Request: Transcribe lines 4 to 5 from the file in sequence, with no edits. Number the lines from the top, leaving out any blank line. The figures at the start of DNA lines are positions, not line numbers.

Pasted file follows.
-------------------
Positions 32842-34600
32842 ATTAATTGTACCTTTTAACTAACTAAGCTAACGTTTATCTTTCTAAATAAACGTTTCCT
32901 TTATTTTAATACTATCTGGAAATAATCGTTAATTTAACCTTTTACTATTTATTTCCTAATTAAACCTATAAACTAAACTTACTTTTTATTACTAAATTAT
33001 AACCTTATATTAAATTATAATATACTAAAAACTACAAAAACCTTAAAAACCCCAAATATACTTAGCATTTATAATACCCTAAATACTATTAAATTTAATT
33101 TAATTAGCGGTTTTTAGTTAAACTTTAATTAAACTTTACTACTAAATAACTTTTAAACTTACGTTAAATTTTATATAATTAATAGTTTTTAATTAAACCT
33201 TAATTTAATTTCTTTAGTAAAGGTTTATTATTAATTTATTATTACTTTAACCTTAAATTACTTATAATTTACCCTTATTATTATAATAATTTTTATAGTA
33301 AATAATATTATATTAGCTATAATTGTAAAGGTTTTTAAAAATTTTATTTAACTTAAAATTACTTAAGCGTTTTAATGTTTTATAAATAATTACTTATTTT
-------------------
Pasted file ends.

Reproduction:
33001 AACCTTATATTAAATTATAATATACTAAAAACTACAAAAACCTTAAAAACCCCAAATATACTTAGCATTTATAATACCCTAAATACTATTAAATTTAATT
33101 TAATTAGCGGTTTTTAGTTAAACTTTAATTAAACTTTACTACTAAATAACTTTTAAACTTACGTTAAATTTTATATAATTAATAGTTTTTAATTAAACCT